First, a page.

In other words, the success of corruption fight depends largely on solid systemic arrangement not on strong man. As much as we appreciate the job of Mr. Anas, he has no mandate and the necessary resources for the feat. He is not the authority charged to that work
Viewed from international perspective, it is preposterous, if not paradoxical the reason why it has to take a team led by an investigative journalist in leading the way in fight against corruption while the police administration looks on hopelessly. This will nonetheless be tantamount for neo-colonial powers milking national resources to plug in the systemic loopholes to grip on "comprador bourgeoisie" - according to Prof. Patrick Lumumba - to further their imperial desires and interests on national scene. The sloppy police administration gives the leeway. The current investigative piece is just a simulation, the real corrupt practices are out there
Putatively elsewhere, it is the duty of policemen, the Criminal Investigation Department and Bureau of National investigation: CID & BNI (intelligence service), to engage in such investigations. In some cases, when the investigation gets tough, judicial organs lend in hand. There, is where we have the so-touted "court warrant or subpoena"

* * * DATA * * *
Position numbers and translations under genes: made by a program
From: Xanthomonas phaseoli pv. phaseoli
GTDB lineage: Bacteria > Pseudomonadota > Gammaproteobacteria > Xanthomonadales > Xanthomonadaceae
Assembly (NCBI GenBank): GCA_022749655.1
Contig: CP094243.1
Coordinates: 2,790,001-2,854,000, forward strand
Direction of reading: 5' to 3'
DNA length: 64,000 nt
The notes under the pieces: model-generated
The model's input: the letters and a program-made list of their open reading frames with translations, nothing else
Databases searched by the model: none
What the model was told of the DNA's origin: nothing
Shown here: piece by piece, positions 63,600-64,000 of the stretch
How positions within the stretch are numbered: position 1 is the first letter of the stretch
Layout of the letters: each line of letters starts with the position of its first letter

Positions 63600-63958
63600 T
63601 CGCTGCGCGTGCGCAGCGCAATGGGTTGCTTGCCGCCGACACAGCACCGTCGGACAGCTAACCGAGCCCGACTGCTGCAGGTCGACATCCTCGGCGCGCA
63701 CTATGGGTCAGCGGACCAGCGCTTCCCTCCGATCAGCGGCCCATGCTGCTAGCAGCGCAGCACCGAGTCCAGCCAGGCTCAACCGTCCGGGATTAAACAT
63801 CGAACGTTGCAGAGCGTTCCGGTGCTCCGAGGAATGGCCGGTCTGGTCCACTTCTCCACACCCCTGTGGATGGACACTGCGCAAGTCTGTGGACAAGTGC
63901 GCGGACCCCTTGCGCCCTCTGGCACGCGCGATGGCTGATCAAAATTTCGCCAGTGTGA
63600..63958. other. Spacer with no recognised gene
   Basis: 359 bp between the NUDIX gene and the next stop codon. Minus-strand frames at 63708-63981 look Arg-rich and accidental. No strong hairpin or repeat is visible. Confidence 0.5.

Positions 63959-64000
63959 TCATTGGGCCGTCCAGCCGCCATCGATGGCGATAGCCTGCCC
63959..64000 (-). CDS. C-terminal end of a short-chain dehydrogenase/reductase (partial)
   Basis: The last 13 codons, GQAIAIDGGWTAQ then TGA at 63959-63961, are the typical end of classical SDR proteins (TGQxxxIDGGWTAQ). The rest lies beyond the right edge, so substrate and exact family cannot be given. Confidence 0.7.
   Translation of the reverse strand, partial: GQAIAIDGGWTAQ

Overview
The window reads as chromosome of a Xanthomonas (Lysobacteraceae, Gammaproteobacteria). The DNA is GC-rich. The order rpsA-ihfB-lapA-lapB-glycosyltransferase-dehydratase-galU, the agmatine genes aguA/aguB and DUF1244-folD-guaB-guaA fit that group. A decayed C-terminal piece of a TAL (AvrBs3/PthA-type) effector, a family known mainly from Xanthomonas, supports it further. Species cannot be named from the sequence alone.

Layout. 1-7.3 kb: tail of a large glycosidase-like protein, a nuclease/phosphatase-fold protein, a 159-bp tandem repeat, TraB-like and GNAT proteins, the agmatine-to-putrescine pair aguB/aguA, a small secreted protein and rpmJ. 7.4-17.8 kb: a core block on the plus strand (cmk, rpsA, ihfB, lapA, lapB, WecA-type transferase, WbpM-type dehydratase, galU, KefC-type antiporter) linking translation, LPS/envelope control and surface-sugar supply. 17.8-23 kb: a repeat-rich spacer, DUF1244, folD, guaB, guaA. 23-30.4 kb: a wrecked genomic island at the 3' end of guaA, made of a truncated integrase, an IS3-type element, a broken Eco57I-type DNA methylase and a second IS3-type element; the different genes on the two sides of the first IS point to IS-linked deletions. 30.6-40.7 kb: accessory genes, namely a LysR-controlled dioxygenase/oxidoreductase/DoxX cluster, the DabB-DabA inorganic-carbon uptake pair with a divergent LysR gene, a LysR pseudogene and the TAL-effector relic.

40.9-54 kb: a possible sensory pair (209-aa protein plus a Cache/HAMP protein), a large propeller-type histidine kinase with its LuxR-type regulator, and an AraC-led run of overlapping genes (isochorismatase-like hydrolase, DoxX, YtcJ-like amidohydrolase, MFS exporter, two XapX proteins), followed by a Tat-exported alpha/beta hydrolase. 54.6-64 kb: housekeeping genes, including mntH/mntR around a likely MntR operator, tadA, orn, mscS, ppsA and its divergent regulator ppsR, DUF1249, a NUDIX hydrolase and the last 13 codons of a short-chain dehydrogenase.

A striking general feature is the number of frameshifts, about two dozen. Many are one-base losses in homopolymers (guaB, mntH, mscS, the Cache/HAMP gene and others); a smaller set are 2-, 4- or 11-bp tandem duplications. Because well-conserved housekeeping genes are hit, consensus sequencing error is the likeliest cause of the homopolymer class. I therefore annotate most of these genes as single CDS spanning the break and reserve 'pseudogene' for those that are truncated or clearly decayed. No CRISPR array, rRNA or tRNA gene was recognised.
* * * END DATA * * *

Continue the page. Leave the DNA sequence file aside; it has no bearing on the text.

Get the point here that Anas and his team of Eagle Eye PI is not authoritative entity like police administration. Hence cannot be issued with court warrant. What this apparently means is that; his findings in most cases are not admissible in court of law. As the evidence are considered to be tainted or can be manipulated. That is why, the miscreants or culprits caught on those tapes go unscathed. As they are merely fired or forced to resign without proper prosecutions
Justice Dery in judicial scandal, is aware of this (constitutional rights), consequently described Anas work as invasion of his personal privacy. As to be expected threatened of legal actions but halfheartedly let go due to enormous embarrassment the publicity brought to that effect